Ricci scalars (Newman–Penrose formalism)

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In the Newman–Penrose (NP) formalism of general relativity, independent components of the Ricci tensors of a four-dimensional spacetime are encoded into seven (or ten) Ricci scalars which consist of three real scalars , three (or six) complex scalars and the NP curvature scalar . Physically, Ricci-NP scalars are related with the energy–momentum distribution of the spacetime due to Einstein's field equation.


Given a complex null tetrad and with the convention , the Ricci-NP scalars are defined by[1][2][3] (where overline means complex conjugate)

Remark I: In these definitions, could be replaced by its trace-free part [2] or by the Einstein tensor because of the normalization (i.e. inner product) relations that

Remark II: Specifically for electrovacuum, we have , thus

and therefore is reduced to

Remark III: If one adopts the convention , the definitions of should take the opposite values;[4][5][6][7] that is to say, after the signature transition.

Alternative derivations[edit]

According to the definitions above, one should find out the Ricci tensors before calculating the Ricci-NP scalars via contractions with the corresponding tetrad vectors. However, this method fails to fully reflect the spirit of Newman–Penrose formalism and alternatively, one could compute the spin coefficients and then derive the Ricci-NP scalars via relevant NP field equations that[2][7]

while the NP curvature scalar could be directly and easily calculated via with being the ordinary scalar curvature of the spacetime metric .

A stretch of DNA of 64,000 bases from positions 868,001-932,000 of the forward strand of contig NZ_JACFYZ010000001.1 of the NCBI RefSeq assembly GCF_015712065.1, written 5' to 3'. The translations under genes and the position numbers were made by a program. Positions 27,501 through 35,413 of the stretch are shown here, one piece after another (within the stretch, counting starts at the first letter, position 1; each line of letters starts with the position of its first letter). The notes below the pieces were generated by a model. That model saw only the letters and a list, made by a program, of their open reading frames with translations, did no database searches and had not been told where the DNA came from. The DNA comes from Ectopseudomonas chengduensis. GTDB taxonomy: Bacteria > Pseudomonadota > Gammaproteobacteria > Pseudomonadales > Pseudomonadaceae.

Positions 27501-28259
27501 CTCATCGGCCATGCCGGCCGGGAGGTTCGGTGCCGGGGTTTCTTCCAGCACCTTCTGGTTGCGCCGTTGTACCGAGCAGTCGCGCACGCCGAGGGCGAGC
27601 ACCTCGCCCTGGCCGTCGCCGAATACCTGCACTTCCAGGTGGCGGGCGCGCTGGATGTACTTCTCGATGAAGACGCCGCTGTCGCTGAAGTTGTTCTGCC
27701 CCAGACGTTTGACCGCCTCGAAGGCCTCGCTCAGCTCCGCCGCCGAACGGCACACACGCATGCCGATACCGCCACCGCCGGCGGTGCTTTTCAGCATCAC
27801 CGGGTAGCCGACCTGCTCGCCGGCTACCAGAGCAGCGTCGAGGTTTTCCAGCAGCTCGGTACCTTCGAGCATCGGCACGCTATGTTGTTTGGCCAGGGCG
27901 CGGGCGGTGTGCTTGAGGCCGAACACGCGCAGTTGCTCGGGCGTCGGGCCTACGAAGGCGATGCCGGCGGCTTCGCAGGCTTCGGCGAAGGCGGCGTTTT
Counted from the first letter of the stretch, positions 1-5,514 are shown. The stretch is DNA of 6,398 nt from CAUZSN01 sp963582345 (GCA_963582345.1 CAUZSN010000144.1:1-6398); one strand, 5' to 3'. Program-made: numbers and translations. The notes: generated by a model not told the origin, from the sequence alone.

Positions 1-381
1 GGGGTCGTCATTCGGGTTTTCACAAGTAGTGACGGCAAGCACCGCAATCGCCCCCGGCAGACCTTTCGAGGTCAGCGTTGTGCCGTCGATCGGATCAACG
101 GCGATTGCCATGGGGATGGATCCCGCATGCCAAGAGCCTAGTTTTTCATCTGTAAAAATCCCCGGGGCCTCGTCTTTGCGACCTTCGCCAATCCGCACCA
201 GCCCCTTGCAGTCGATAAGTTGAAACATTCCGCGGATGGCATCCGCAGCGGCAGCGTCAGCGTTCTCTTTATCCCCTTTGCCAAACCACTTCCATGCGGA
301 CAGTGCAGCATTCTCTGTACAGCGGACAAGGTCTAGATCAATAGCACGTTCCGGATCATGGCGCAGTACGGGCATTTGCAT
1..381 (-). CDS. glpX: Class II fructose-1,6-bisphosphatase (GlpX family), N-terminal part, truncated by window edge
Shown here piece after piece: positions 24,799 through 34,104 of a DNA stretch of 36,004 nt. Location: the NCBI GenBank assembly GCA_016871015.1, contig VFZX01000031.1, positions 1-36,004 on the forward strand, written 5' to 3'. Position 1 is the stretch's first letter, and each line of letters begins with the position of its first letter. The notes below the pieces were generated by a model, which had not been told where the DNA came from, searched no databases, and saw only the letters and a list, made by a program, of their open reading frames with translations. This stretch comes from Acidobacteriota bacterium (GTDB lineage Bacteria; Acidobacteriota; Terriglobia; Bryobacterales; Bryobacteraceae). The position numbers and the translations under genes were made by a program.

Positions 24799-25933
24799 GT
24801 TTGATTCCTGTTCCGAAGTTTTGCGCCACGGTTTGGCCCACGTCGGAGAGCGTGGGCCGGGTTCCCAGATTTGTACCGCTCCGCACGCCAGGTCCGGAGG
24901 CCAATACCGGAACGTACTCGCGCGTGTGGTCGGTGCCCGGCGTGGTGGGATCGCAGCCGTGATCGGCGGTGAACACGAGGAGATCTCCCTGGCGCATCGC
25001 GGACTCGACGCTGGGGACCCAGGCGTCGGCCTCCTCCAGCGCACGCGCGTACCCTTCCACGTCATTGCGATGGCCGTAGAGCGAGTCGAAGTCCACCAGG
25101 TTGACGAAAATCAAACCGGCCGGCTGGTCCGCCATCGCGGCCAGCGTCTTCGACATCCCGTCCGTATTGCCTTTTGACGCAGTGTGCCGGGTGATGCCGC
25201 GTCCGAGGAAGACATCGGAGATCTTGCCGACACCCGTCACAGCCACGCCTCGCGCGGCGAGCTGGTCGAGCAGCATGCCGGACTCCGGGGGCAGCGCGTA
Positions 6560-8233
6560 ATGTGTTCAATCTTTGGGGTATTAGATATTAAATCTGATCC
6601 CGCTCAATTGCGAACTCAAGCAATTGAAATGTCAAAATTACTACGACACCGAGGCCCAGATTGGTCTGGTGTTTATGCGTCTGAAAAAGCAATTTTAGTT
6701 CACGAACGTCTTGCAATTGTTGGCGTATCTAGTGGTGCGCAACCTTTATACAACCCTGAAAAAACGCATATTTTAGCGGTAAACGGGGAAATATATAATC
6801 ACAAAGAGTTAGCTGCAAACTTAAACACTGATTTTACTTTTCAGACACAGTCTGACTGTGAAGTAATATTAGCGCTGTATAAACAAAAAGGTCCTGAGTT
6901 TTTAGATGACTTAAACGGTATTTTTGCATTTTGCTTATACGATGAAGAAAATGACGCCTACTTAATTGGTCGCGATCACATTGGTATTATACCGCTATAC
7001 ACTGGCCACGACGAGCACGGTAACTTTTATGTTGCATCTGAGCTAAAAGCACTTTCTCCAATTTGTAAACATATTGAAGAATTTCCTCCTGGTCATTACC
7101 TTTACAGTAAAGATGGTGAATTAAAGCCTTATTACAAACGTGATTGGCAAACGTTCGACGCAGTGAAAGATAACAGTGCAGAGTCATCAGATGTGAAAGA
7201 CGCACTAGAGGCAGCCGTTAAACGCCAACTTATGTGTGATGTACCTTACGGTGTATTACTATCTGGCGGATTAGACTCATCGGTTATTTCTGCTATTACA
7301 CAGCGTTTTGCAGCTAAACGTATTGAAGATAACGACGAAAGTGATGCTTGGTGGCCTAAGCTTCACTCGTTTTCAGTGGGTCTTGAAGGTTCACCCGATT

Electromagnetic Ricci-NP scalars[edit]

According to the definitions of Ricci-NP scalars above and the fact that could be replaced by in the definitions, are related with the energy–momentum distribution due to Einstein's field equations . In the simplest situation, i.e. vacuum spacetime in the absence of matter fields with , we will have . Moreover, for electromagnetic field, in addition to the aforementioned definitions, could be determined more specifically by[1]

where denote the three complex Maxwell-NP scalars[1] which encode the six independent components of the Faraday-Maxwell 2-form (i.e. the electromagnetic field strength tensor)

Remark: The equation for electromagnetic field is however not necessarily valid for other kinds of matter fields. For example, in the case of Yang–Mills fields there will be where are Yang–Mills-NP scalars.[8]

See also[edit]


  1. ^ a b c Jeremy Bransom Griffiths, Jiri Podolsky. Exact Space-Times in Einstein's General Relativity. Cambridge: Cambridge University Press, 2009. Chapter 2.
  2. ^ a b c Valeri P Frolov, Igor D Novikov. Black Hole Physics: Basic Concepts and New Developments. Berlin: Springer, 1998. Appendix E.
  3. ^ Abhay Ashtekar, Stephen Fairhurst, Badri Krishnan. Isolated horizons: Hamiltonian evolution and the first law. Physical Review D, 2000, 62(10): 104025. Appendix B. gr-qc/0005083
  4. ^ Ezra T Newman, Roger Penrose. An Approach to Gravitational Radiation by a Method of Spin Coefficients. Journal of Mathematical Physics, 1962, 3(3): 566-768.
  5. ^ Ezra T Newman, Roger Penrose. Errata: An Approach to Gravitational Radiation by a Method of Spin Coefficients. Journal of Mathematical Physics, 1963, 4(7): 998.
  6. ^ Subrahmanyan Chandrasekhar. The Mathematical Theory of Black Holes. Chicago: University of Chikago Press, 1983.
  7. ^ a b Peter O'Donnell. Introduction to 2-Spinors in General Relativity. Singapore: World Scientific, 2003.
  8. ^ E T Newman, K P Tod. Asymptotically Flat Spacetimes, Appendix A.2. In A Held (Editor): General Relativity and Gravitation: One Hundred Years After the Birth of Albert Einstein. Vol (2), page 27. New York and London: Plenum Press, 1980.